Delta Airlines became the second major US company in as many days to provide its staff with PCs and Internet access for a minimal monthly fee to boost their technology skills.
The move followed Ford Motor's announcement of a similar scheme yesterday. Ford plans to provide its 350,000 employees with free Hewlett-Packard (HP) PCs and printers, and Internet access from Uunet, an MCI WorldCom company, for a monthly fee of $5.
But Delta said it would offer its 72,000 employees consumer PCs for up to $12 per month over a three year period. The PCs will be based on 500MHz Intel chips and come with 64Mb of Ram, a monitor, keyboard, mouse, software and free Web access provided by AT&T.
PeoplePC, which is overseeing the Ford programme, will also handle Delta's initiative. The scheme will be financed by both employee copayments and a "very significant subsidy" from Delta.
Leo Mullin, Delta's chairman, president and chief executive, said: "We have developed this Wired Workforce programme in conjunction with PeoplePC because we believe that personal computers are not only basic business machines, they are also excellent and essential communications tools for the 21 century."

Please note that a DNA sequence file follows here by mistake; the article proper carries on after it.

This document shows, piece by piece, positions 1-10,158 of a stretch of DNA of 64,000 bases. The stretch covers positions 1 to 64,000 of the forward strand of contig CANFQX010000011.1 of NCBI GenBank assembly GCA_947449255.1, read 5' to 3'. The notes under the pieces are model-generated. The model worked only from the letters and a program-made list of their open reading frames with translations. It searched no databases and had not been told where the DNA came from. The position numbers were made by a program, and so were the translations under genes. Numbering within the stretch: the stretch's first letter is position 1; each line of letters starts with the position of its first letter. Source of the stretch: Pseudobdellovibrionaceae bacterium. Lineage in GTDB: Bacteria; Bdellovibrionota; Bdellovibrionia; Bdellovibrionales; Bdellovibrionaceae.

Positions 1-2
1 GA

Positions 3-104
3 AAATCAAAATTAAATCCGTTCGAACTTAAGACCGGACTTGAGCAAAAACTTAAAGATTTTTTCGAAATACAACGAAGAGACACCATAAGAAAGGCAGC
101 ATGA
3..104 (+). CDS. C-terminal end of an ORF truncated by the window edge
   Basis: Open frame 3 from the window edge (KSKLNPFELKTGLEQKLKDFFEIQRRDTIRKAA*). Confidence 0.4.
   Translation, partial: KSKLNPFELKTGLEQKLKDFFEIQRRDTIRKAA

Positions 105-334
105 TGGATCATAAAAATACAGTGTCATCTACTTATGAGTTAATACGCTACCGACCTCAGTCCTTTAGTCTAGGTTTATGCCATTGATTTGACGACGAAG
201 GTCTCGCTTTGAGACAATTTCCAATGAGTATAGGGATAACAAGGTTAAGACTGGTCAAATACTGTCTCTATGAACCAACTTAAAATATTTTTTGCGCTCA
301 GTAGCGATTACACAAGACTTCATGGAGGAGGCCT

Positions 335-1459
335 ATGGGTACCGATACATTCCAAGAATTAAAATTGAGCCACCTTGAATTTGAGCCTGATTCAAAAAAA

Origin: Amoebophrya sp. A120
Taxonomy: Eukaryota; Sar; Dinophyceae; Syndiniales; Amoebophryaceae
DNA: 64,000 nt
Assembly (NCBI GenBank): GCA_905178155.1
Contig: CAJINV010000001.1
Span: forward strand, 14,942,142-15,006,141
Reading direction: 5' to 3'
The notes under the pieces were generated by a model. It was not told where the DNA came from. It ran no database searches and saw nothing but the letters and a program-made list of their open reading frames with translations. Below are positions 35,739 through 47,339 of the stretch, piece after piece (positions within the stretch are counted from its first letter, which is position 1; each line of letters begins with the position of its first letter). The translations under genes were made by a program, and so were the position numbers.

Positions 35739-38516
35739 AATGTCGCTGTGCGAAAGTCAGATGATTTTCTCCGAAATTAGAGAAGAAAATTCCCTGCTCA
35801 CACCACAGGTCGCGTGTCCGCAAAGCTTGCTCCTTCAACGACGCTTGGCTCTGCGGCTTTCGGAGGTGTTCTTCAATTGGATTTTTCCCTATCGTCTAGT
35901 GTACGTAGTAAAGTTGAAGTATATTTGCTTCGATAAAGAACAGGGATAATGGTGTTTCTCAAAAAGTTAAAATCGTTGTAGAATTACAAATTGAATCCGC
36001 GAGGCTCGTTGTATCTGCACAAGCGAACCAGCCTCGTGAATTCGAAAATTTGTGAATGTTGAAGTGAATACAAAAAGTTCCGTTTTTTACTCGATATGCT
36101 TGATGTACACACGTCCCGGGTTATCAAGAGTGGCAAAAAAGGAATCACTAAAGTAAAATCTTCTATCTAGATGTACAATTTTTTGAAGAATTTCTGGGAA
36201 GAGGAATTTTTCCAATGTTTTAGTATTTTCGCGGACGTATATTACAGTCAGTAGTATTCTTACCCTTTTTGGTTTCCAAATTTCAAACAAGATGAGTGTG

A second Delta spokesman added that the voluntary plan would pave the way for every employee to connect to the Internet and to Delta's internal intranet. "It's a huge cultural change in the way of thinking in Delta," he said.
He added that Delta was still in negotiations with potential suppliers, but had so far shortlisted Compaq Computer, Hewlett-Packard, IBM and Toshiba, and hoped to reach a decision in the next few weeks. The company was also considering introducing a similar intiative for laptop use, he said.
Nick Grouf, PeoplePC's chairman and chief executive, said: "This is a trend in American business. Organisations are equipping their employees with better tools so they can get closer to customers."
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